Move Over or Slow Down
While millions of Texans commute to work on highways every week, they pass inches away from the worksites for thousands of law enforcement personnel, first responders and road maintenance crews. Unfortunately, many of them are killed in crashes every year on the job, which is why TxDOT is calling on Texas drivers to keep roadside workers safe by remembering to “Move Over or Slow Down.”
The state’s Move Over or Slow Down law requires drivers to move over—putting a lane between them and roadside workers—or reduce their speed to 20 mph below the posted speed limit when passing law enforcement, tow trucks, utility vehicles, emergency responders and TxDOT vehicles stopped with activated overhead lights on the side of the road.
Changes to the law went into effect on Sept. 1, 2023, and impose heftier penalties for violations, including fines of up to $1,250 for a first offense. Stricter penalties for drivers who cause serious injuries by failing to follow these rules now include possible jail time and a fine of up to $4,000.
Every year, law enforcement officers, tow truck drivers and other roadside workers do essential work protecting and maintaining our roads, but some are hit, injured or killed while serving our community. TxDOT’s Be Safe. Drive Smart. public awareness campaign asks all drivers to respect these workers who are vital to keeping our roads clear and safe.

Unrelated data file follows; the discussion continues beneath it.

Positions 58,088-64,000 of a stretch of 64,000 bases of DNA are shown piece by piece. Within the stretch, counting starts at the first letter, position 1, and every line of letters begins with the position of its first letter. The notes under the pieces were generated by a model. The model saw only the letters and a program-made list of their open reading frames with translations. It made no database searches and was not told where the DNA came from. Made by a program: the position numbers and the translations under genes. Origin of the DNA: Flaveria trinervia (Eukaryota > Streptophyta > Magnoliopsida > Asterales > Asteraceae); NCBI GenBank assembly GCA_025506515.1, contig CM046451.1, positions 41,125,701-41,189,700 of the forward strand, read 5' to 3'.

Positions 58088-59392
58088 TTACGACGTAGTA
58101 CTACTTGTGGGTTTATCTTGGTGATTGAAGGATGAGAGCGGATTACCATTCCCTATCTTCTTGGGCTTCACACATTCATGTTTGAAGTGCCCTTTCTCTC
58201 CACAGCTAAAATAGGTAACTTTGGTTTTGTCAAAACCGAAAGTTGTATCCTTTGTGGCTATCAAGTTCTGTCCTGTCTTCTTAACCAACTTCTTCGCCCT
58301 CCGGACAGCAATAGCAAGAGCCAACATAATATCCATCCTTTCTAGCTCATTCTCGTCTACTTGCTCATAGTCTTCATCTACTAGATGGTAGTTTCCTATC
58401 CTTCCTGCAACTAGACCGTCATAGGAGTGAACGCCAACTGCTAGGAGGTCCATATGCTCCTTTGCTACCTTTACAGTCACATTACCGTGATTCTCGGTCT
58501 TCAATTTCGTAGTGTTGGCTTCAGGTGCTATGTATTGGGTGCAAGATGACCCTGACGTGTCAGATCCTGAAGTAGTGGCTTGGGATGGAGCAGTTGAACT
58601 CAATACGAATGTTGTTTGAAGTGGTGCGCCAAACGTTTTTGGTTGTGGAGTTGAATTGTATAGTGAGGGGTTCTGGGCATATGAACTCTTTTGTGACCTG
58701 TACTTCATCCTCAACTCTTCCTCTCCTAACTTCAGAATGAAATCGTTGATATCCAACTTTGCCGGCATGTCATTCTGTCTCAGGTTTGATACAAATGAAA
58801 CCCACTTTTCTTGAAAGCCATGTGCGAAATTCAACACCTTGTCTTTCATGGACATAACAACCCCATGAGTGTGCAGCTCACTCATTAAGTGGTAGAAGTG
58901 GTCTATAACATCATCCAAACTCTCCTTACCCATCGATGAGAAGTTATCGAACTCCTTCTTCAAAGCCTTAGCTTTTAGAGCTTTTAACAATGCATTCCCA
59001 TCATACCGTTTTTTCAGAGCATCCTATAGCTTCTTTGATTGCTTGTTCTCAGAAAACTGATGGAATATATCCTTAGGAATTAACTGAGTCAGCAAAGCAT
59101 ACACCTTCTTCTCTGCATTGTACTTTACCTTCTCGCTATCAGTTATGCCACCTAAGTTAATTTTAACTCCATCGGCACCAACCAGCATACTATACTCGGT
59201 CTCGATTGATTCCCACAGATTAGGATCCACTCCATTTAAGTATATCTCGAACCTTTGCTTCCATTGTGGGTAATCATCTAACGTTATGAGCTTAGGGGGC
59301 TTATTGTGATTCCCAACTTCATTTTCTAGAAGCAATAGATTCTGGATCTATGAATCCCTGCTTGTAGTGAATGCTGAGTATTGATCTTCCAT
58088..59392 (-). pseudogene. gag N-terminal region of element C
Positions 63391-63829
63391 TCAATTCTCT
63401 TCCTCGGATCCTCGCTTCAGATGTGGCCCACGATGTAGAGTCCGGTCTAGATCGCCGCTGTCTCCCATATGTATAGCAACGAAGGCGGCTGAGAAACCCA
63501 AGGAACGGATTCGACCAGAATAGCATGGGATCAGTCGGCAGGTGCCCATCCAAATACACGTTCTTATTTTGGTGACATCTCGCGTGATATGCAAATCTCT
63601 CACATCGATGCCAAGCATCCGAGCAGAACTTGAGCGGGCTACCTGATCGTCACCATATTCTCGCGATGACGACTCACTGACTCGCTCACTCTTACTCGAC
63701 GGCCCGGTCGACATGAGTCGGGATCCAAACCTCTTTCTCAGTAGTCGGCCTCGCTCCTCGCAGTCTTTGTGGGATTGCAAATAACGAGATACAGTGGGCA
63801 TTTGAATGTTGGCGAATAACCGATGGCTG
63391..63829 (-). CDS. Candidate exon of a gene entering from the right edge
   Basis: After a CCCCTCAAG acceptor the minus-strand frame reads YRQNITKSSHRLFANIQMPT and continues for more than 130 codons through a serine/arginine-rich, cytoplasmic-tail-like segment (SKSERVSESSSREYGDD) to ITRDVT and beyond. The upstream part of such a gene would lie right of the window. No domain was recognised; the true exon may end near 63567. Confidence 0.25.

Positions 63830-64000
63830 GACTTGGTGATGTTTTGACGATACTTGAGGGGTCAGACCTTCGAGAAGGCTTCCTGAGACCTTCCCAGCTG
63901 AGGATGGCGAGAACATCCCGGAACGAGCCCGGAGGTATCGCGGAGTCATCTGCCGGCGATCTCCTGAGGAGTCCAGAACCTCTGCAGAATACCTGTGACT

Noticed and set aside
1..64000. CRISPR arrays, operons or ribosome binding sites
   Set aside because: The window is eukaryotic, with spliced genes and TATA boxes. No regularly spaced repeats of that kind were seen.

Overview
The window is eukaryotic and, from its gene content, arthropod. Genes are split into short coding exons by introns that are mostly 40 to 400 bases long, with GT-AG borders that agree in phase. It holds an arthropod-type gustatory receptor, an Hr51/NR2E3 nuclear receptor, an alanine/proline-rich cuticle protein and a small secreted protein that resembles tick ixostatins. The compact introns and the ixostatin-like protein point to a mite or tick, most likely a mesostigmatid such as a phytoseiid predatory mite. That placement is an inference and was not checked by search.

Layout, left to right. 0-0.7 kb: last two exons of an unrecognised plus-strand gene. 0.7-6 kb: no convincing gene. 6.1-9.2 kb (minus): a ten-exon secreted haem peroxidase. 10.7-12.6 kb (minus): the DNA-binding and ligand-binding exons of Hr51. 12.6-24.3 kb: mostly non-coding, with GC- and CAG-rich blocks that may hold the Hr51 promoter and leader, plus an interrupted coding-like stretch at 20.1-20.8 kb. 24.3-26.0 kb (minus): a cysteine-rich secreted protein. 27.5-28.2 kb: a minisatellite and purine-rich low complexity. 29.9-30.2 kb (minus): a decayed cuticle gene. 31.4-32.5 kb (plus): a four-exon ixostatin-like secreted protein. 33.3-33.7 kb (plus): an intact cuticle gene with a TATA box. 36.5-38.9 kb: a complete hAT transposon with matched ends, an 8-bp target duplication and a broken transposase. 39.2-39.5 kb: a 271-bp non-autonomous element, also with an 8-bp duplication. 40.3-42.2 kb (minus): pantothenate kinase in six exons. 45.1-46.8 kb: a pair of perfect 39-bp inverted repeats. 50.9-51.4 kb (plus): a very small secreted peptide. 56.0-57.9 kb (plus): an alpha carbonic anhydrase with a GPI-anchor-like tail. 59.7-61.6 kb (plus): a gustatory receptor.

The Move Over or Slow Down law requires drivers to:
- Be on alert and pay attention when approaching roadside law enforcement, emergency vehicles, tow trucks, utility vehicles and TxDOT vehicles with flashing lights on.
- When possible, move out of the lane closest to these vehicles.
- Slow down to 20 mph below the posted speed limit if safely switching lanes is not possible or the road doesn’t offer multiple lanes.
- Reduce speed to 5 mph on roadways with posted speed limits of 25 mph or less.
The state’s Move Over or Slow Down law was first passed in 2003 and applied to law enforcement, fire and emergency medical services vehicles. The Texas Legislature has since extended the law’s protections to include TxDOT vehicles, tow trucks and utility service vehicles.
Be Safe. Drive Smart. is a key component of #EndTheStreakTX, a broader social media and word-of-mouth effort that encourages drivers to make safer choices while behind the wheel to help end the streak of daily deaths. Nov. 7, 2000, was the last deathless day on Texas roadways.